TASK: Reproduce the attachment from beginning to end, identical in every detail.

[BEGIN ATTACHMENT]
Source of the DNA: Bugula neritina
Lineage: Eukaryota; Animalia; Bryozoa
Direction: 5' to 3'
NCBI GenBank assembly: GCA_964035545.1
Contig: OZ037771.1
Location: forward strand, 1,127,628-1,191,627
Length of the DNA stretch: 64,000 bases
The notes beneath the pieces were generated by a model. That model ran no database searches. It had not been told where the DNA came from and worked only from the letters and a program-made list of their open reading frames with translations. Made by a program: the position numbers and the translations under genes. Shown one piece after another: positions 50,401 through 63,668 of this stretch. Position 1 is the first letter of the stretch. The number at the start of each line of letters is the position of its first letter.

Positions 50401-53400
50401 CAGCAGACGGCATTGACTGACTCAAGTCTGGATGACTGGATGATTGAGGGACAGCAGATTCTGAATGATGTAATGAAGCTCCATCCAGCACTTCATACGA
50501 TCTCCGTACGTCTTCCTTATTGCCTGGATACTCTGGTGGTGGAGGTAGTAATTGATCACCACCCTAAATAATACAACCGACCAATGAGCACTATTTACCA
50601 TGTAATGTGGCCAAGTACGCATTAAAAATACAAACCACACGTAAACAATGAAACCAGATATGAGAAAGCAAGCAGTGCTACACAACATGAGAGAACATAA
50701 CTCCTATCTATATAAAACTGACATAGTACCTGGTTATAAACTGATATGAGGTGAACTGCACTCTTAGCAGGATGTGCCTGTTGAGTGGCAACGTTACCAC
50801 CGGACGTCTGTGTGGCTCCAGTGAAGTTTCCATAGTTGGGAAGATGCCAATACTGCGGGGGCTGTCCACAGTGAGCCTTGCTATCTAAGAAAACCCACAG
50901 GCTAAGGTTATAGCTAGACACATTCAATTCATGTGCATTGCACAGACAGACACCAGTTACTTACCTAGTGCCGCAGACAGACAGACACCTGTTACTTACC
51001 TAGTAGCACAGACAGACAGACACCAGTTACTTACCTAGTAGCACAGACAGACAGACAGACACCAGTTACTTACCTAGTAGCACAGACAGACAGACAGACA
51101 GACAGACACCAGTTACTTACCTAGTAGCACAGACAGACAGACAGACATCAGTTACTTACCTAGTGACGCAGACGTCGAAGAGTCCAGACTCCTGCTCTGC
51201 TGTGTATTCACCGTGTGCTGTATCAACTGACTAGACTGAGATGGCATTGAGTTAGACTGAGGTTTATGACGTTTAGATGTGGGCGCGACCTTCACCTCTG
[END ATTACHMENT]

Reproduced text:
Source of the DNA: Bugula neritina
Lineage: Eukaryota; Animalia; Bryozoa
Direction: 5' to 3'
NCBI GenBank assembly: GCA_964035545.1
Contig: OZ037771.1
Location: forward strand, 1,127,628-1,191,627
Length of the DNA stretch: 64,000 bases
The notes beneath the pieces were generated by a model. That model ran no database searches. It had not been told where the DNA came from and worked only from the letters and a program-made list of their open reading frames with translations. Made by a program: the position numbers and the translations under genes. Shown one piece after another: positions 50,401 through 63,668 of this stretch. Position 1 is the first letter of the stretch. The number at the start of each line of letters is the position of its first letter.

Positions 50401-53400
50401 CAGCAGACGGCATTGACTGACTCAAGTCTGGATGACTGGATGATTGAGGGACAGCAGATTCTGAATGATGTAATGAAGCTCCATCCAGCACTTCATACGA
50501 TCTCCGTACGTCTTCCTTATTGCCTGGATACTCTGGTGGTGGAGGTAGTAATTGATCACCACCCTAAATAATACAACCGACCAATGAGCACTATTTACCA
50601 TGTAATGTGGCCAAGTACGCATTAAAAATACAAACCACACGTAAACAATGAAACCAGATATGAGAAAGCAAGCAGTGCTACACAACATGAGAGAACATAA
50701 CTCCTATCTATATAAAACTGACATAGTACCTGGTTATAAACTGATATGAGGTGAACTGCACTCTTAGCAGGATGTGCCTGTTGAGTGGCAACGTTACCAC
50801 CGGACGTCTGTGTGGCTCCAGTGAAGTTTCCATAGTTGGGAAGATGCCAATACTGCGGGGGCTGTCCACAGTGAGCCTTGCTATCTAAGAAAACCCACAG
50901 GCTAAGGTTATAGCTAGACACATTCAATTCATGTGCATTGCACAGACAGACACCAGTTACTTACCTAGTGCCGCAGACAGACAGACACCTGTTACTTACC
51001 TAGTAGCACAGACAGACAGACACCAGTTACTTACCTAGTAGCACAGACAGACAGACAGACACCAGTTACTTACCTAGTAGCACAGACAGACAGACAGACA
51101 GACAGACACCAGTTACTTACCTAGTAGCACAGACAGACAGACAGACATCAGTTACTTACCTAGTGACGCAGACGTCGAAGAGTCCAGACTCCTGCTCTGC
51201 TGTGTATTCACCGTGTGCTGTATCAACTGACTAGACTGAGATGGCATTGAGTTAGACTGAGGTTTATGACGTTTAGATGTGGGCGCGACCTTCACCTCTG